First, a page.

Just a year ago, Kiko Kostadinov was virtually unknown, though he had achieved a cult buzz through an early collaboration with Stussy (stocked at in-the-know retailers like Machine A) while he was still finishing his MA at Central Saint Martins. But now, after an impeccable debut proper in London, where he presented a pernickety exploration of modern fabric — Tyvek, Bulgarian military fabrications — recreated by his deft hand into clean, modern workwear, he is now one of the most anticipated shows on the schedule. Something only bolstered by the fact that Kiko was, late last year, named as the Creative Director of a newly rebranded Mackintosh.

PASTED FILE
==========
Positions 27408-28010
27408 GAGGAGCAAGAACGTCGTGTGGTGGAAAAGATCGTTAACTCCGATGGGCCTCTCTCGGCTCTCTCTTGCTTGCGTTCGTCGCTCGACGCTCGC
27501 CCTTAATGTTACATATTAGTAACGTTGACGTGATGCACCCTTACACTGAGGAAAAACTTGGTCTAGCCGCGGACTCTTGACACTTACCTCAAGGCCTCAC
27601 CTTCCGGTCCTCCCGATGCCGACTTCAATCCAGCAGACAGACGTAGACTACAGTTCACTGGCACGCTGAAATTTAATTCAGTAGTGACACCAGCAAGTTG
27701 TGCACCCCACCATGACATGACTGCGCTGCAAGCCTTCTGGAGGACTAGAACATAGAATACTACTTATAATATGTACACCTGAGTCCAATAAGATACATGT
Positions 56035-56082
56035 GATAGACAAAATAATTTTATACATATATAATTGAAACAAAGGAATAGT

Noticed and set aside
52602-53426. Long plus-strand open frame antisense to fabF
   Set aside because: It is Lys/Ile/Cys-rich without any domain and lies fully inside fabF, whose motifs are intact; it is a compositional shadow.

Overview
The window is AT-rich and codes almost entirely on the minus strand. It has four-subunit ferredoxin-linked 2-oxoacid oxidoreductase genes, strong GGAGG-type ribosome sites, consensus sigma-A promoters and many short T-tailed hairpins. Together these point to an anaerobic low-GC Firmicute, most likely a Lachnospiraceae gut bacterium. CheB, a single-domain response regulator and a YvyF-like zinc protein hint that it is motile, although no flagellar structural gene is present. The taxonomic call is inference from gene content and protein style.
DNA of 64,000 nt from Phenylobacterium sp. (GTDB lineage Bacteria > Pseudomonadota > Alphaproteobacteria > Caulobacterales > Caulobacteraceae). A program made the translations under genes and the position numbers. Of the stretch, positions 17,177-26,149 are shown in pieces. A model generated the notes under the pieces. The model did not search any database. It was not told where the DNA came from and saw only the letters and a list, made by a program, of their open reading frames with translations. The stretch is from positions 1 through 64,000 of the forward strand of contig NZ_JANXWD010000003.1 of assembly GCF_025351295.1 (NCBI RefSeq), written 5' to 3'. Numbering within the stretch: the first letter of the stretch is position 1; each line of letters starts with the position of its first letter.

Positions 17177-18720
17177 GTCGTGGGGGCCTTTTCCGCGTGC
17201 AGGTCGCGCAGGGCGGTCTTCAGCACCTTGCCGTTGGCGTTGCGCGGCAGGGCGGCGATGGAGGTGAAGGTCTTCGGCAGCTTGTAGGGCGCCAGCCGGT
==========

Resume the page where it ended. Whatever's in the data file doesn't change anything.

JOHN LAWRENCE SULLIVAN
John Lawrence Sullivan was a turn-of-the-century American boxer. Now though, his name doubles as a Japanese menswear brand, helmed by another former boxer, Arashi Yanagawa. Not that, as you might think, the sport plays much of a part in his designs. Instead, JOHN LAWRENCE SULLIVAN rides on a wave of awkward masculinity that has defined men's fashion of late — something that must be, at least in part, attributed down to the fact he works with Lotta Volkova, the stylist behind Balenciaga, Vetements and Gosha Rubchinskiy, amongst others. Think: warped tailoring (where the proportions are shrunken or expanded), military inflected separates, and slogan printed tees. It's his first time showing outside of Japan — Arashi chose the noise of London to launch his brand to the world.